The shortcomings of African ports

by

Michael Baker in Foreign Affairs on African maritime problems:

Africa has the least efficient ports in the world. Dwell times — the amount of time a ship must stay in port — for the loading and unloading of cargo exceed global averages by several days and are nearly quadruple those of Asian ports, thus driving up shipping costs through delays. No African port can be found on the list of the top 70 most productive in the world. As a result, shipping companies send smaller, older, and cheaper ships to Africa in an effort to reduce their losses.

A number of factors are to blame: poor harbor maintenance, bureaucratic red tape, inadequate maritime law enforcement, and lax security. Additionally, Sam Bateman, a maritime security expert at the S. Rajaratnam School of International Studies, in Singapore, has demonstrated that pirates and other maritime criminals tend to prey on old, slow, decrepit ships — the types of ships that inefficient and unsecured African ports and waterways attract — because they are easy targets. Half of the ships successfully hijacked by Somali pirates in 2009 fell into the category of the smallest merchant ships.

Moreover, many African ports cannot handle ships of median size due to infrastructure limitations. Meanwhile, the global shipping industry has been modernizing its fleets, scrapping obsolete vessels for newer mega-carriers. This means that shipping companies will continue deploying their remaining smaller and slower ships for transport to and from Africa, increasing the number of easy targets for pirates and further impeding Africa’s ability to export products efficiently. In this environment, companies producing goods in Africa cannot reliably or efficiently get their wares to market. This plays a large role in explaining why Africa garners only 2.7 percent of global trade despite its cheap labor force, cheap commodities, and proximity to major markets.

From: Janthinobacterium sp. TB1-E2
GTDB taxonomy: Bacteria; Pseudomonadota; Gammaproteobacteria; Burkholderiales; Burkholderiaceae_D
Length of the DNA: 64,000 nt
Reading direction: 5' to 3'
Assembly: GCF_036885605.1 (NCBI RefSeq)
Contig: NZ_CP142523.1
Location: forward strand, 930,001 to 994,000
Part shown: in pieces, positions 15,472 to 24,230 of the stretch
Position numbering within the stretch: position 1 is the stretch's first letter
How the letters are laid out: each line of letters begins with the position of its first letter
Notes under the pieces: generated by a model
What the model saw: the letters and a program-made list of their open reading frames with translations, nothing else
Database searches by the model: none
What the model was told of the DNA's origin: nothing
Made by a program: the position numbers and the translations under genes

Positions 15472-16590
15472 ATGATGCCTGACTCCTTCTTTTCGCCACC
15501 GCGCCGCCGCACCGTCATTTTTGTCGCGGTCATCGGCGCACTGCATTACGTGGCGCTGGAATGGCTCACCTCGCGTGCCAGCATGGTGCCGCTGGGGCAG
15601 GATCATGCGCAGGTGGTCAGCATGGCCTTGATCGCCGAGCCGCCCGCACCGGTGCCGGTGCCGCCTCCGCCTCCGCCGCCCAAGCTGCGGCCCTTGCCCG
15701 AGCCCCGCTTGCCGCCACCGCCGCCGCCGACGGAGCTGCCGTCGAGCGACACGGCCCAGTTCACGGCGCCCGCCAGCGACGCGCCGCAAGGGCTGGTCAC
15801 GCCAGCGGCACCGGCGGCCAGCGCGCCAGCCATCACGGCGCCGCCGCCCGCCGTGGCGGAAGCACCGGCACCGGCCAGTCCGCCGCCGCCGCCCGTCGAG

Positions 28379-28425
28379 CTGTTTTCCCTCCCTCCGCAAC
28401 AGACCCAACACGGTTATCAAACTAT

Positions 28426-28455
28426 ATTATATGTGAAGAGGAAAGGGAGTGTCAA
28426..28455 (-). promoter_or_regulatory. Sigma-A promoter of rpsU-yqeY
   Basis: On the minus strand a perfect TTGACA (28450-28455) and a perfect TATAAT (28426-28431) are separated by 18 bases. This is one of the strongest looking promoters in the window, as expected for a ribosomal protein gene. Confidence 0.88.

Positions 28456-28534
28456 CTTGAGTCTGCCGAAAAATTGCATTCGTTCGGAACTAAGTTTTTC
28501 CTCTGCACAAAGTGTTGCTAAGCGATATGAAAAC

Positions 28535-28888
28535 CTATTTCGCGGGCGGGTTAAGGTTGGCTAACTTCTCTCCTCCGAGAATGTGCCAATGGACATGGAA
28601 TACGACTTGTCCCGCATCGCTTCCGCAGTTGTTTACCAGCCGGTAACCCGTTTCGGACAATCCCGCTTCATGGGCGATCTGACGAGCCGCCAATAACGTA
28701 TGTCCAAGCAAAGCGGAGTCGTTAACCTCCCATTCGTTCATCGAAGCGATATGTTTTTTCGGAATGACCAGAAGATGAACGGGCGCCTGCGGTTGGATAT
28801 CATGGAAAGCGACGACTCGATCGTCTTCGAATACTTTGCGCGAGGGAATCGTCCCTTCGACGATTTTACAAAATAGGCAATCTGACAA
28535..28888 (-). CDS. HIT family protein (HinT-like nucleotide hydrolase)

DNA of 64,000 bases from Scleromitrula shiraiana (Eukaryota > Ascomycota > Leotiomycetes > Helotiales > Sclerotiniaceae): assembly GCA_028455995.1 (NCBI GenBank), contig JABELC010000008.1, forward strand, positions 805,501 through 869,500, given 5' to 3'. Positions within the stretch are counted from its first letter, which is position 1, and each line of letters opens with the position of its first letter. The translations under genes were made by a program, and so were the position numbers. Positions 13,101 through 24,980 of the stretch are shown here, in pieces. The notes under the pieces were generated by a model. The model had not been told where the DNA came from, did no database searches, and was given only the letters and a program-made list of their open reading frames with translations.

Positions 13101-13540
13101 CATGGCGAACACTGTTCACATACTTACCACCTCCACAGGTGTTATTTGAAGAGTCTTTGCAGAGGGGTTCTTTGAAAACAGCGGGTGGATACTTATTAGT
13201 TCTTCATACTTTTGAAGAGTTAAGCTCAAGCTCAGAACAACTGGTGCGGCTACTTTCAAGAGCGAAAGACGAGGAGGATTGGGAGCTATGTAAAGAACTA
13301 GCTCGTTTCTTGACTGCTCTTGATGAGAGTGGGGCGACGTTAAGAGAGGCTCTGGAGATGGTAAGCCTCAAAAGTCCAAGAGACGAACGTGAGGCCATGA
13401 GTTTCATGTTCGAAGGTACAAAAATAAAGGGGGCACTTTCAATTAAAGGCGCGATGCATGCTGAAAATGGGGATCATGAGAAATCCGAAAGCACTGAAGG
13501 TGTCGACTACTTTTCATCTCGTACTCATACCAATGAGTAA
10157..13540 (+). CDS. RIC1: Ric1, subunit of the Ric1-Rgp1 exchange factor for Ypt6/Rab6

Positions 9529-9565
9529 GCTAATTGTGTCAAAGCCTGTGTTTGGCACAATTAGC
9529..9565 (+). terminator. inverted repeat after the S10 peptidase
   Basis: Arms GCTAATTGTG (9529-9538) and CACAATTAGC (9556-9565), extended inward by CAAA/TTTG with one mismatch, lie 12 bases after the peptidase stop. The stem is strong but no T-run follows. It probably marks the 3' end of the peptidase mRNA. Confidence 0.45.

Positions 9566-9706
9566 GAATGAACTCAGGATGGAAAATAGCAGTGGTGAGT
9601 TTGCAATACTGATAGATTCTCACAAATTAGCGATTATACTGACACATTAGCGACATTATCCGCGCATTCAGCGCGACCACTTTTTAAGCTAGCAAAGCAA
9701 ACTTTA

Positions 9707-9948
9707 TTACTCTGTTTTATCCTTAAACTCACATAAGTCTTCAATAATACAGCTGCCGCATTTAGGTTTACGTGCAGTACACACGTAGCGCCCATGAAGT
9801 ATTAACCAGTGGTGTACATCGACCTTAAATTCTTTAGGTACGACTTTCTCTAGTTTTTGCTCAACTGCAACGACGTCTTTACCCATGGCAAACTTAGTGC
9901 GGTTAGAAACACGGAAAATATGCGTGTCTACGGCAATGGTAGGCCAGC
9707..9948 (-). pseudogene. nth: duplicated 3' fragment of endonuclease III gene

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2 Responses to “The shortcomings of African ports”

  1. ault Says:

    If half the successful hijackings were rustbuckets, that means that half were not. Given that most of the shipping to African ports is comprised of rustbuckets, shouldn’t we expect them to comprise a higher percentage?

  2. Sean Says:

    @ault, the number of rustbuckets v non-rustbuckets in African ports tells us very little about the rate at which we expect them to be hijacked. Simply counting the types of vessels excludes other relevant data points, such as:
    * Value of cargo;
    * Ease of sale of cargo in legitimate, gray, or black markets;
    * Vessel requirements for carrying certain types of cargo;
    * Location of ports handling higher-quality vessels relative to pirates;
    * Geographical/Economic ease of pirate operations in various locales;
    * Relative security differences between vessels;
    * Expected ransom from a vessel’s flagged country.

    There are likely additional criteria, but you might logic out that nicer boats will carry nicer stuff that attracts more pirates.

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